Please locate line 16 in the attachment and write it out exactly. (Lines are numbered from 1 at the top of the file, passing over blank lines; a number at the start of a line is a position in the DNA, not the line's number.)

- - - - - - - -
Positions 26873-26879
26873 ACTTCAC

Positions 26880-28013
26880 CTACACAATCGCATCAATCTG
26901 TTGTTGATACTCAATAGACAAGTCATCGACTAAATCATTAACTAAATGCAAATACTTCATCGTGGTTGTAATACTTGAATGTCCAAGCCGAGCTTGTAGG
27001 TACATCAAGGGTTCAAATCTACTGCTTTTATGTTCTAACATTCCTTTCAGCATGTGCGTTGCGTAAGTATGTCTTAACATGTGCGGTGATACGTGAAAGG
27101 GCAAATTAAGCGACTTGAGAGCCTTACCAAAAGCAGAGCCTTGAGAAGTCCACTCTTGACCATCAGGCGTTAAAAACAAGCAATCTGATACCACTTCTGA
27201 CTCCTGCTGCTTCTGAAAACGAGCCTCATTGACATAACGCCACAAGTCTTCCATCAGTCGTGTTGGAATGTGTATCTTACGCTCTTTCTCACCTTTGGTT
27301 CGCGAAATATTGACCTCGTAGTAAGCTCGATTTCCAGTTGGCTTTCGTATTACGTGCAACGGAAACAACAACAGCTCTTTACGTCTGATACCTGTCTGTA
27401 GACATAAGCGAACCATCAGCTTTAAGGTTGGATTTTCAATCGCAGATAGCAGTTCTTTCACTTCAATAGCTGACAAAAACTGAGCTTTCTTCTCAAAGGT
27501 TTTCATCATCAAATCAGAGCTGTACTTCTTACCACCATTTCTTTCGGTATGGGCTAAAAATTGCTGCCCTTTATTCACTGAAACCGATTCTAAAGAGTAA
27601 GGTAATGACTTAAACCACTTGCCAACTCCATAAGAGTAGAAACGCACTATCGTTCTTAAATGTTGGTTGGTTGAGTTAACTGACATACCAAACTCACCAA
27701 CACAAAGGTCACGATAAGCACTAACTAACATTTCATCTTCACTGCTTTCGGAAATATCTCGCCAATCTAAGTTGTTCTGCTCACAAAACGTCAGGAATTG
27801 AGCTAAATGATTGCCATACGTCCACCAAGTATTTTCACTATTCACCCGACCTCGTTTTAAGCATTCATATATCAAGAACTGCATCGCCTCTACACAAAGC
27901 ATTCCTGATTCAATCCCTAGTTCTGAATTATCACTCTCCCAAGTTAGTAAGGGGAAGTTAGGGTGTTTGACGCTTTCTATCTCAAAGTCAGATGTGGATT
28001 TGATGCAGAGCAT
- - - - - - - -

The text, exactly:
28001 TGATGCAGAGCAT